2. Resume refugee admissions expeditiously, consistent with general travel restrictions, from the countries hosting refugees; and even before this resumption, continue processing vulnerable refugees with acute protection needs.
  3. Likewise resume I-130 family reunification, consistent with general travel restrictions, that has been halted for all families during COVID-19, Also, end the travel ban for families from Burma who are unable to reunite with family members in the United States through the I-130 family reunification program by removing the ban that halted I-130s for families from Burma.
  4. To commemorate the 40th Anniversary of the U.S. Resettlement Program, we urge you to cosponsor a bipartisan resolution in support of refugee resettlement, Senate Resolution 545 (or House Resolution 902).

Thank you for considering our requests.

Yours truly,


Advocacy Toolkit

To Urge Representatives to be Sponsors and Supporters of

H.Res. 902/S.Res. 545, Bipartisan Resettlement Resolution

  1. We encourage you to telephone the Representative’s office, calling a staffer with whom you have a relationship or getting the name of a staffer to whom the scheduler refers you.
  2. If you are able to have the “ASK” conversation right then—“will you cosponsor? will you support H.Res. 902”—we urge you to use the bipartisan talking points about H.Res. 902, (S. Res. 545) and to follow-up with the “Dear Staff” and “Dear Representative” letters below.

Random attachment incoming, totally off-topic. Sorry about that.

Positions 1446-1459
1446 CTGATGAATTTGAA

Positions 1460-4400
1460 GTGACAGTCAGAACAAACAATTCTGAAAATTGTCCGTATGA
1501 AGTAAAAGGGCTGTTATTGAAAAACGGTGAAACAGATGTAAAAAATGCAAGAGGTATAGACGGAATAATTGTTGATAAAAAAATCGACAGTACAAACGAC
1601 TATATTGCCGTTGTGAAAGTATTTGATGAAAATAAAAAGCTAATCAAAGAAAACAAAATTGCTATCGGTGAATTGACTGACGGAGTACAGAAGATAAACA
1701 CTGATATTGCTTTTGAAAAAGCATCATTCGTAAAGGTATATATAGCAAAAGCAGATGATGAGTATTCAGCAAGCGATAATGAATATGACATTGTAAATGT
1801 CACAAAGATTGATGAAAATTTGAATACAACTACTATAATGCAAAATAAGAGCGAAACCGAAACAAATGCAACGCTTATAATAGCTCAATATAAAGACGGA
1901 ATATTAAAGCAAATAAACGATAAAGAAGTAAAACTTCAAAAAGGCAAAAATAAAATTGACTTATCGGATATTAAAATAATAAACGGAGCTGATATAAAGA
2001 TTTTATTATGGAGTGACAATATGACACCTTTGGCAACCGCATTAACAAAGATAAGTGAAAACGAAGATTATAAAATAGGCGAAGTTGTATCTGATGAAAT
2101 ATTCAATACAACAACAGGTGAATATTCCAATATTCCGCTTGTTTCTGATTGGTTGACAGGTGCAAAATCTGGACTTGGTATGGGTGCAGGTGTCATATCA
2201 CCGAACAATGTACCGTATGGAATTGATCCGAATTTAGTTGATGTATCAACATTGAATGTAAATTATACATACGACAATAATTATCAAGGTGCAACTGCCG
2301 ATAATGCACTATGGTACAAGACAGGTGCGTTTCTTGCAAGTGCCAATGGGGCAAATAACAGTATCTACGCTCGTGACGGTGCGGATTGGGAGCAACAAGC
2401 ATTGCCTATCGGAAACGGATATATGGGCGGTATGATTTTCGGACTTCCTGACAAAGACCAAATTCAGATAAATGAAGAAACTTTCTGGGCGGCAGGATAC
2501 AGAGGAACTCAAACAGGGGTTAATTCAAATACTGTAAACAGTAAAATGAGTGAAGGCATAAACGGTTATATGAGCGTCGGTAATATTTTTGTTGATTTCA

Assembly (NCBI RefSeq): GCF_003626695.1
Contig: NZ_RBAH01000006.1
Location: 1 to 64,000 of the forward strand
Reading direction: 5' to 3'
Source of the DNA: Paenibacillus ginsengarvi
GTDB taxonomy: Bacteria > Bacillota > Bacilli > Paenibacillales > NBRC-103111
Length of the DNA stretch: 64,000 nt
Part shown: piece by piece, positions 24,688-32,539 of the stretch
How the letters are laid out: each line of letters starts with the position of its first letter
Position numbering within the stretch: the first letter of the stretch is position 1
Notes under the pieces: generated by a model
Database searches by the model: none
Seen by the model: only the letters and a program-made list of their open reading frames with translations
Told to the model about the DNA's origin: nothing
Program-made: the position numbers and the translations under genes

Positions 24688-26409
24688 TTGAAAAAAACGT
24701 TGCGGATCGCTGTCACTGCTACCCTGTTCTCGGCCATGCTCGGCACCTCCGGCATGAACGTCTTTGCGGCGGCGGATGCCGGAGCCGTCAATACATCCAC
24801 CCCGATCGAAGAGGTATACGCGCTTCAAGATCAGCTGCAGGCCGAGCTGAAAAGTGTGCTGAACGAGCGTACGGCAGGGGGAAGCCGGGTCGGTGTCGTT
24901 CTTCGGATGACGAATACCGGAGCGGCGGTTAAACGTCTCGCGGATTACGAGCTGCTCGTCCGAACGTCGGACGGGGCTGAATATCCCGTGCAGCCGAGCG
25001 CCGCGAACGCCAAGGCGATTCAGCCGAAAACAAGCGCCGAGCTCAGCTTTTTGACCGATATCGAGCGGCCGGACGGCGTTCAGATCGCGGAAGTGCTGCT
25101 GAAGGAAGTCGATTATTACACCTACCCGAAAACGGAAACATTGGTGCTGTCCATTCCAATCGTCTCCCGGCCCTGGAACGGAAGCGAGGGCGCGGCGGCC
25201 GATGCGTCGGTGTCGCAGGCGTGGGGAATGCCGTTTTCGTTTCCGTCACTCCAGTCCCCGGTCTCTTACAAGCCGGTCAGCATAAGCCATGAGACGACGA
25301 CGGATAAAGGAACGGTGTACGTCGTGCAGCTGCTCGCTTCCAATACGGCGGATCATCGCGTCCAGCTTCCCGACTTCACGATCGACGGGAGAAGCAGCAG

3. If the staffer is not available to talk, set an appointment, if possible, or use the email address to request a time for a call. Send the “Dear Staff” and “Dear Representative” emails below. If the staffer is not available for a call, send the email below, without the suggested call time, and do email follow-up about being a cosponsor or supporter. Please also email thank you, if appropriate. The cosponsor list is periodically updated at H.Res. 902 (S.Res. 545)


Dear XXX (Staff),

I work with xyz, and we resettle refugees in your district/state.  I request to have a call with you to discuss whether Representative xxx would like to cosponsor and/or support this important bipartisan resolution on refugee resettlement that commemorates the 40th Anniversary of the program. I suggest  xx a.m., day, date, yr, or at some other agreed upon time.  Please see more information below in my “Dear Representative” letter.

Thank you.

Yours truly,


Dear Representative XXX, (Senator XXX)


We commend original cosponsors Representative Sylvia Garcia (D-TX-29th) and Representative John Curtis (R-UT-3rd) for introducing H.Res. 902, a bipartisan resolution celebrating the 40th Anniversary of the Refugee Protection Act of 1980. We strongly urge you to support and cosponsor this important bipartisan resolution.

At this time when we as a nation are working together to fight the COVID-19 crisis, a recent study found that 161,000 refugee health care workers and 170,000 refugees working in the U.S. food supply chain, labor with thousands of other essential American workers to keep us healthy and fed. As we celebrate World Refugee Day 2020 and the 40th Anniversary of the Refugee Protection Act of 1980, we celebrate refugee contributions to America over these last 40 years and now during COVID-19.

If you have any questions or would like to cosponsor the resolution, please contact Alex Guajardo with Rep. Garcia at or Rebekah Rodriguez with Rep. Curtis at (For Senators, please contact Susan Occhipiniti with Senator Lankford at or Erica Songer with Senator Coons at  Thank you for your consideration.


Yours truly,